Neither algorithm was explicitly designed to perform gradient masking, but gradient masking is apparently a defense that machine learning algorithms can invent relatively easily when they are trained to defend themselves and not given specific instructions about how to do so.
Adversarial examples in deep learning
The gradient descent consists in the following steps: first pick an initial value for x, then compute the derivative f’ of f according to x and evaluate it for our initial guess.
As the tangent is a good approximation of the curve in a tiny neighborhood, the value change applied to x is very small to ensure that we do not jump too far.
Our machine learning model will be the line y = ax + b and the model parameters will be a and b.
The loss is the squared difference of the real value y and ax + b, the prediction of our model.
And as before, we can evaluate this derivatives with our current values of a and b for each data point (x, y), which will give us the slopes of the tangents to the loss function and use these slopes to update a and b in order to minimize L.
We could just replace the x by random values and the loss value would increase by a tremendous amount but that’s not really subtle, in particular, it would be really obvious to a human plotting the data points.
- On Sunday, March 24, 2019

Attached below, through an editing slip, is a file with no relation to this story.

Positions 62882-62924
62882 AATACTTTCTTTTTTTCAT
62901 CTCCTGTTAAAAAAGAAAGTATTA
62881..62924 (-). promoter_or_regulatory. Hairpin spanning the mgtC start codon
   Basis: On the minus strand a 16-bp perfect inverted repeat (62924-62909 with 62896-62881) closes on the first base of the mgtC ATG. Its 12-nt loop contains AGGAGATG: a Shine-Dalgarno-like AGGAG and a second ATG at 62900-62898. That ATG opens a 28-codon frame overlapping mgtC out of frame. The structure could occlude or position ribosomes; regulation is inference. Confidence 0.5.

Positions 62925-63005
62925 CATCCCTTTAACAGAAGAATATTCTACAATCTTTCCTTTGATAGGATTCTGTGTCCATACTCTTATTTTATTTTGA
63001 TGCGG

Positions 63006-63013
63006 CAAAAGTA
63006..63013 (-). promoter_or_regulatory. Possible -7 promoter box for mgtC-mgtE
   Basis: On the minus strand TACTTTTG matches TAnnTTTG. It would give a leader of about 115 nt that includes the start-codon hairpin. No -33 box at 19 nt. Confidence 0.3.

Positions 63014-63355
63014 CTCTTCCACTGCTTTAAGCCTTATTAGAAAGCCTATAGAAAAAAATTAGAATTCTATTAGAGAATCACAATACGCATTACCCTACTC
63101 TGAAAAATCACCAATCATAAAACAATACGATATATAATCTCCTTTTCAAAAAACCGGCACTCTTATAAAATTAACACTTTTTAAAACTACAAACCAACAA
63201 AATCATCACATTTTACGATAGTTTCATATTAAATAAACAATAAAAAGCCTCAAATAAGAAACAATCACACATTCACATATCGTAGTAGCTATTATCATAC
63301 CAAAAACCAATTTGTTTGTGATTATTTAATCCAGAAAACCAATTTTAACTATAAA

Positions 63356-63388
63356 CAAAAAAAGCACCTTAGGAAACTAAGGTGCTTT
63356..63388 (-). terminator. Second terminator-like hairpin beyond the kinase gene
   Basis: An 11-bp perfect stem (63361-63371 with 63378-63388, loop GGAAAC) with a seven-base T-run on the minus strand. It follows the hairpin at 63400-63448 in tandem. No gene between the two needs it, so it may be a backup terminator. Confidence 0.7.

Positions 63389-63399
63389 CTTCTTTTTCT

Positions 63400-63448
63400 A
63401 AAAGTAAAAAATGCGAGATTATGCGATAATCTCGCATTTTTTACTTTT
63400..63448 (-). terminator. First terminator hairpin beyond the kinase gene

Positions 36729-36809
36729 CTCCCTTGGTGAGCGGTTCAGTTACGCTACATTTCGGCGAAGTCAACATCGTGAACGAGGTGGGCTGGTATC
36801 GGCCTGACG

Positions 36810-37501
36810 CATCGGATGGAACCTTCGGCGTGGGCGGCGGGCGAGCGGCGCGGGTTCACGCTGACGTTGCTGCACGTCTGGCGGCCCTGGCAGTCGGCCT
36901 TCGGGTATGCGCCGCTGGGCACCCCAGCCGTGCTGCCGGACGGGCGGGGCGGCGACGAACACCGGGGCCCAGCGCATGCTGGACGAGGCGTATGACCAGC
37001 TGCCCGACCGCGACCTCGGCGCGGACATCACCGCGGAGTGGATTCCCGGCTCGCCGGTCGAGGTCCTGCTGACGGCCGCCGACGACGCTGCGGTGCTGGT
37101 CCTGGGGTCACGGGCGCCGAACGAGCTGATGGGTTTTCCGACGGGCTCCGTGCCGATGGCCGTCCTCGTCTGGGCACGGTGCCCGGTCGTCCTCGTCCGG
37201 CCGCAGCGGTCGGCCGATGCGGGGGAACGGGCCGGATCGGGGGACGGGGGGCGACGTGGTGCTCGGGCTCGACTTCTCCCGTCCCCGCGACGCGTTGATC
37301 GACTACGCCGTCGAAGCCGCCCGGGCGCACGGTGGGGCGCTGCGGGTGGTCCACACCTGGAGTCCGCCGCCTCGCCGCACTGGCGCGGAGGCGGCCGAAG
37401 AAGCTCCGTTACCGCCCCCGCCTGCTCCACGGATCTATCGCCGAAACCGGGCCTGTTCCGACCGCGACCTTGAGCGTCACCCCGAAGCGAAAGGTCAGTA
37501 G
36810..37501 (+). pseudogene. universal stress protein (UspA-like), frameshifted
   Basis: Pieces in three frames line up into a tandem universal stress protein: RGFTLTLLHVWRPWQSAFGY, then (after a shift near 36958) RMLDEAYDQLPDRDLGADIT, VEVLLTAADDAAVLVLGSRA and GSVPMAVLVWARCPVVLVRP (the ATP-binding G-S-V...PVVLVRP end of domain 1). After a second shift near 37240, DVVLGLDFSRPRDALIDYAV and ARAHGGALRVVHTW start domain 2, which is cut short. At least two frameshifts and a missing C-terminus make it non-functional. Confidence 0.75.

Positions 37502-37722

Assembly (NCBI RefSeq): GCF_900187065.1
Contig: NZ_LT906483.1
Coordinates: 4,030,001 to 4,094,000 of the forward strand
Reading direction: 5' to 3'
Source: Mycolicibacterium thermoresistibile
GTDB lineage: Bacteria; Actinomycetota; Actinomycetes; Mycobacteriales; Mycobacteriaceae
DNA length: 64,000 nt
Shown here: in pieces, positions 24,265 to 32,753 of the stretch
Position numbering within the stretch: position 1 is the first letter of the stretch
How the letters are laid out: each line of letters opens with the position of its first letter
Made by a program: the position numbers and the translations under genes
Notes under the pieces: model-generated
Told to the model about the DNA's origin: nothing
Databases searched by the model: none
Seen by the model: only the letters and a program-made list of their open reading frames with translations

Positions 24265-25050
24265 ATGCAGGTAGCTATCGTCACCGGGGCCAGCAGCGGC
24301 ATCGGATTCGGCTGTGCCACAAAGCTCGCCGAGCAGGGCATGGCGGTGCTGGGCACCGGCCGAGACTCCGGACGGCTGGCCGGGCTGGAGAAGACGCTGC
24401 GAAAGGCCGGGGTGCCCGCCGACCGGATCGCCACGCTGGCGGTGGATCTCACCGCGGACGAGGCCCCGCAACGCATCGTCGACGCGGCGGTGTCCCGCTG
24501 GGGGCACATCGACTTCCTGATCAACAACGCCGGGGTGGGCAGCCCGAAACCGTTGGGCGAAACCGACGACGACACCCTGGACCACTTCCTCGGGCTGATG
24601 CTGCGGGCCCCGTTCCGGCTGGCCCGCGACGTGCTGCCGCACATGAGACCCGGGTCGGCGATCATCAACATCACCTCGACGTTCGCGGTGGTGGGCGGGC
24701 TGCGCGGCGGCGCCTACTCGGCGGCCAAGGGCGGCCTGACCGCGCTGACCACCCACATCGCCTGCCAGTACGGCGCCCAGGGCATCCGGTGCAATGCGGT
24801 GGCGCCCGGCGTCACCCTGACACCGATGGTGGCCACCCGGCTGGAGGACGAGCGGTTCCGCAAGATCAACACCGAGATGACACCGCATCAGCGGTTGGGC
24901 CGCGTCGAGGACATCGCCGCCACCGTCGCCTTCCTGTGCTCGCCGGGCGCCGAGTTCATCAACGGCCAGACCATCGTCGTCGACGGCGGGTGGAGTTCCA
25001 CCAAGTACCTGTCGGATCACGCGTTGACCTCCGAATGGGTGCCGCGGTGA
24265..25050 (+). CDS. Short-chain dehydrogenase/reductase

Lecture 16 | Adversarial Examples and Adversarial Training
In Lecture 16, guest lecturer Ian Goodfellow discusses adversarial examples in deep learning. We discuss why deep networks and other machine learning ...
TensorFlow Tutorial #11 Adversarial Examples
How to fool a neural network into mis-classifying images by adding a little 'specialized' noise. Demonstrated on the Inception model.
'How neural networks learn' - Part II: Adversarial Examples
In this episode we dive into the world of adversarial examples: images specifically engineered to fool neural networks into making completely wrong decisions!
Adversarial attacks and defenses - NIPS 2017
Workshop posters: - - .
Generative Adversarial Networks (LIVE)
We're going to build a GAN to generate some images using Tensorflow. This will help you grasp the architecture and intuition behind adversarial approaches to ...
Adversarial Examples for Generative Models
Adversarial Examples for Generative Models Dawn Song Presented at the 1st Deep Learning and Security Workshop May 24, 2018 at the 2018 IEEE ...
Learn to Draw Samples: Application to Amortized MLE for Generative Adversarial Training, NIPS 2016
NIPS 2016 Workshop on Bayesian Deep learning Dilin Wang, Yihao Feng and Qiang Liu We propose a simple algorithm to ..
A Tutorial on Attacking DNNs using Adversarial Examples.
Created a tutorial on fooling/attacking deep neural networks using Adversarial Examples. Adversarial examples are created by adding perturbations to the data ...
CVPR18: Tutorial: Part 3: Generative Adversarial Networks
Organizers: Jun-Yan Zhu Taesung Park Mihaela Rosca Phillip Isola Ian Goodfellow. Description: Generative adversarial networks (GANs) have been at the ...
Adversarial Learning for Neural Dialogue Generation: Paper Presentation for Class
Class presentation of the Training section of Li, Jiwei, Will Monroe, Tianlin Shi, Alan Ritter, and Dan Jurafsky. "Adversarial learning for neural dialogue ...